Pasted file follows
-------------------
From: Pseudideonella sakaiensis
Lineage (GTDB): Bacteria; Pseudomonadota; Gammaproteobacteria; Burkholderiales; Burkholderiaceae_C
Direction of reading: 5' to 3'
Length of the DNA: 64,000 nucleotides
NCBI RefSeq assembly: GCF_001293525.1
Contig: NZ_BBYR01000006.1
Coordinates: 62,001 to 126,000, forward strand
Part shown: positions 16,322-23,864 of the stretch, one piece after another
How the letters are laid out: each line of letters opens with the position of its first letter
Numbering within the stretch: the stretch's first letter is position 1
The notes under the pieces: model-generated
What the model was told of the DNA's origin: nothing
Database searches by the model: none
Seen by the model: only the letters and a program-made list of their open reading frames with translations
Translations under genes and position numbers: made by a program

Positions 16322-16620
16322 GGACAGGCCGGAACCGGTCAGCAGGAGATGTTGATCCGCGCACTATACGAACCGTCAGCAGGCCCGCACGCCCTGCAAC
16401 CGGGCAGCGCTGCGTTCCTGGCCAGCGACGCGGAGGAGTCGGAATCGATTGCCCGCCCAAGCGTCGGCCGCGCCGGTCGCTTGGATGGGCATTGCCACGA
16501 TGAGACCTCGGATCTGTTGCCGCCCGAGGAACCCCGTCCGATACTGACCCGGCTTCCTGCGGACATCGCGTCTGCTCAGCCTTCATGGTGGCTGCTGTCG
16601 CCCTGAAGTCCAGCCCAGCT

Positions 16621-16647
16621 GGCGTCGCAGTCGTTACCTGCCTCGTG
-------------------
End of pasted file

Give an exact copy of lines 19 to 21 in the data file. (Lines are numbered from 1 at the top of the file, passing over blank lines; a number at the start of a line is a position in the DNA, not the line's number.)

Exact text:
16501 TGAGACCTCGGATCTGTTGCCGCCCGAGGAACCCCGTCCGATACTGACCCGGCTTCCTGCGGACATCGCGTCTGCTCAGCCTTCATGGTGGCTGCTGTCG
16601 CCCTGAAGTCCAGCCCAGCT

Positions 16621-16647